Indiana HIT companies stand to capitalize on this trend. In 2008 (the most recent year for which data are available), the collective revenues of these companies totaled $202 million, an increase of 125% over sales of $90 million in 1998, and coinciding with the rise of Indiana’s multiple health information exchange (HIE) networks throughout the state.
Information Services/Software Development businesses claim 58 percent of the sector’s jobs; consulting jobs are 27 percent of the employment numbers and Electronic Medical Record companies/Health Information Exchanges have 15 percent of the HIT workforce. Overall, health IT jobs have grown 61% over the last five years.
Two examples of these Indiana-based businesses are Medical Informatics Engineering (MIE), a web-based EHR provider and its wholly owned subsidiary, NoMoreClipboard.com, one of the leading personal health record management systems in the U.S.
Launched in 1995, MIE built and still operates one of the first health information exchanges - providing clinical messaging services to the Northern Indiana medical community. MIE also developed a full portfolio of web-based, electronic health record products used by clients ranging from solo physician practices to Fortune 500 employee health organizations such as Google, Lilly and Dow Chemical. MIE’s Minimally Invasive™ approach to EHR implementation has helped differentiate the company from other EHR systems that are often expensive and inflexible and has positioned MIE as an EHR leader in the fragmented HIT industry.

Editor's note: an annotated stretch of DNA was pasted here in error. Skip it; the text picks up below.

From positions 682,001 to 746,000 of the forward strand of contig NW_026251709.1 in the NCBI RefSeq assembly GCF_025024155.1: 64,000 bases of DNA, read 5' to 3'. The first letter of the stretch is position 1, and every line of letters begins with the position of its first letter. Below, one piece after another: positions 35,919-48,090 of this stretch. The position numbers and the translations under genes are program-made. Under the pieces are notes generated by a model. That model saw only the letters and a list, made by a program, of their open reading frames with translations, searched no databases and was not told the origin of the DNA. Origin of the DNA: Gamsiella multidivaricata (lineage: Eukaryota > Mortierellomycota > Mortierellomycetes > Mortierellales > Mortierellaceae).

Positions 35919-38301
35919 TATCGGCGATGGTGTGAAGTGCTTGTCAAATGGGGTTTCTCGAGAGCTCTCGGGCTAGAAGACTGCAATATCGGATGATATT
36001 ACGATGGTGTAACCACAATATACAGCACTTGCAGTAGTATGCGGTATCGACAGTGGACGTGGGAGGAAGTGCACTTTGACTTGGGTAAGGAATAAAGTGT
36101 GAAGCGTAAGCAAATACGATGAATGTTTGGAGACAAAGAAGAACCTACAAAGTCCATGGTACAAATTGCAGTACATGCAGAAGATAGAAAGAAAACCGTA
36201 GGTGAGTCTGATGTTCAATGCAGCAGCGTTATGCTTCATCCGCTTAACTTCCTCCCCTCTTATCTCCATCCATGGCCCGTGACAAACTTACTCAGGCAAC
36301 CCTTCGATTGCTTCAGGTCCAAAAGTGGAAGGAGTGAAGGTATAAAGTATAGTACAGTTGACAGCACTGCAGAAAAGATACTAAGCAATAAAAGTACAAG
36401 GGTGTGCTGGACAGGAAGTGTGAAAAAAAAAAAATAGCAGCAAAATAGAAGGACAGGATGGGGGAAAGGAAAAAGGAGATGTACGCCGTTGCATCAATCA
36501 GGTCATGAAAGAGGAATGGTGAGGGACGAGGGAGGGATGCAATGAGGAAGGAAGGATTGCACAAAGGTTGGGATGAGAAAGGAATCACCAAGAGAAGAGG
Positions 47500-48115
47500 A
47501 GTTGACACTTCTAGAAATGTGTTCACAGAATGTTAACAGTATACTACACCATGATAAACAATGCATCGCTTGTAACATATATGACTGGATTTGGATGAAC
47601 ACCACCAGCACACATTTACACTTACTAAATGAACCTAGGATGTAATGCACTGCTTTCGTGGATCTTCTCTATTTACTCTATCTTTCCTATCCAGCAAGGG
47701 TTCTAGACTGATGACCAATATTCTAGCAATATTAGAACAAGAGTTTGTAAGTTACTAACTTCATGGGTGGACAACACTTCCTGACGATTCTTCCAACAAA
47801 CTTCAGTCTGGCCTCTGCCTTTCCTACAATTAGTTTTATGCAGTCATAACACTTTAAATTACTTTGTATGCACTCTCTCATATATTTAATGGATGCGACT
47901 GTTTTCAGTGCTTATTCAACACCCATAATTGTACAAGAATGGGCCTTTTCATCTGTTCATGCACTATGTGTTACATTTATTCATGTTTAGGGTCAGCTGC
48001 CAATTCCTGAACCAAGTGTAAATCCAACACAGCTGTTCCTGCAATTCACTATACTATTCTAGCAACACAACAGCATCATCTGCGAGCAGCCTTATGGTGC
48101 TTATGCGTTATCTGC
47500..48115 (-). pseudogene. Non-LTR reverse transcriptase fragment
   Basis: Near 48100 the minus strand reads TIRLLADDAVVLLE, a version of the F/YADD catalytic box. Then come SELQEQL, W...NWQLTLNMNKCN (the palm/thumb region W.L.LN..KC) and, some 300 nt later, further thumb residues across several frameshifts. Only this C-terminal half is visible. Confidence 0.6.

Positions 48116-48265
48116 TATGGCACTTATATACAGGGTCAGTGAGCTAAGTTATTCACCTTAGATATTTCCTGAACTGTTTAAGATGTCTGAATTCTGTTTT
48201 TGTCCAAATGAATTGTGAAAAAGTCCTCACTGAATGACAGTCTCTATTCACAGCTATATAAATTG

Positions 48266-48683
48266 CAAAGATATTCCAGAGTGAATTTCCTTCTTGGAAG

As quality of patient care increasingly became an issue in the healthcare industry, the founders of MIE launched NoMoreClipboard.com. The company has developed one of the leading personal health record systems in the country due to its interoperability with various EHR technologies, health systems and hospitals and ability to put patients at the center of their healthcare.
"The report analyzes data that support Indiana’s HIT national stature, and provides us with a baseline for our future growth. It is an invaluable resource," said William Cast, M.D., chief executive officer of NoMoreClipboard.com. "Indiana is at the forefront of developing scalable health IT solutions that can be implemented across the nation. Our five successful HIE’s, strong Beacon Communities, and technology vendors believe that in working together, we can extend the success of health IT information exchange in the state and beyond."